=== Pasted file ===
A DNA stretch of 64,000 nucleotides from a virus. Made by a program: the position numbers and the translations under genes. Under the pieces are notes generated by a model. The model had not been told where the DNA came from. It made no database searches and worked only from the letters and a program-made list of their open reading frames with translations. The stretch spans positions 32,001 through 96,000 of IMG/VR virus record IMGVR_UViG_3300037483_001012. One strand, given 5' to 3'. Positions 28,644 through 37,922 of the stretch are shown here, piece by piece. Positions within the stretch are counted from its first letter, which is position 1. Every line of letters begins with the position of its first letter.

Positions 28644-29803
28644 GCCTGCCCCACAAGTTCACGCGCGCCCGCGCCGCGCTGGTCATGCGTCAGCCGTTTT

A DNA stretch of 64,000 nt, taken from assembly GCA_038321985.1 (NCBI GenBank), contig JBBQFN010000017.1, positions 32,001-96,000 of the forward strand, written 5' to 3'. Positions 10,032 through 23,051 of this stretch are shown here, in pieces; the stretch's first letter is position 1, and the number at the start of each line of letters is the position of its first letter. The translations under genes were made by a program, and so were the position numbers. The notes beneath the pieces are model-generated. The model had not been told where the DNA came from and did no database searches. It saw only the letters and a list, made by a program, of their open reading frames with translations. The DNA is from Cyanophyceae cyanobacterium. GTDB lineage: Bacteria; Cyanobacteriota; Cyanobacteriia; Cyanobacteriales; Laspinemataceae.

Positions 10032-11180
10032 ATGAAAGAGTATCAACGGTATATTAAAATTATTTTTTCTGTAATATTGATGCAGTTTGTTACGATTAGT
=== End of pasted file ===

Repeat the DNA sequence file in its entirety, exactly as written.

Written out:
A DNA stretch of 64,000 nucleotides from a virus. Made by a program: the position numbers and the translations under genes. Under the pieces are notes generated by a model. The model had not been told where the DNA came from. It made no database searches and worked only from the letters and a program-made list of their open reading frames with translations. The stretch spans positions 32,001 through 96,000 of IMG/VR virus record IMGVR_UViG_3300037483_001012. One strand, given 5' to 3'. Positions 28,644 through 37,922 of the stretch are shown here, piece by piece. Positions within the stretch are counted from its first letter, which is position 1. Every line of letters begins with the position of its first letter.

Positions 28644-29803
28644 GCCTGCCCCACAAGTTCACGCGCGCCCGCGCCGCGCTGGTCATGCGTCAGCCGTTTT

A DNA stretch of 64,000 nt, taken from assembly GCA_038321985.1 (NCBI GenBank), contig JBBQFN010000017.1, positions 32,001-96,000 of the forward strand, written 5' to 3'. Positions 10,032 through 23,051 of this stretch are shown here, in pieces; the stretch's first letter is position 1, and the number at the start of each line of letters is the position of its first letter. The translations under genes were made by a program, and so were the position numbers. The notes beneath the pieces are model-generated. The model had not been told where the DNA came from and did no database searches. It saw only the letters and a list, made by a program, of their open reading frames with translations. The DNA is from Cyanophyceae cyanobacterium. GTDB lineage: Bacteria; Cyanobacteriota; Cyanobacteriia; Cyanobacteriales; Laspinemataceae.

Positions 10032-11180
10032 ATGAAAGAGTATCAACGGTATATTAAAATTATTTTTTCTGTAATATTGATGCAGTTTGTTACGATTAGT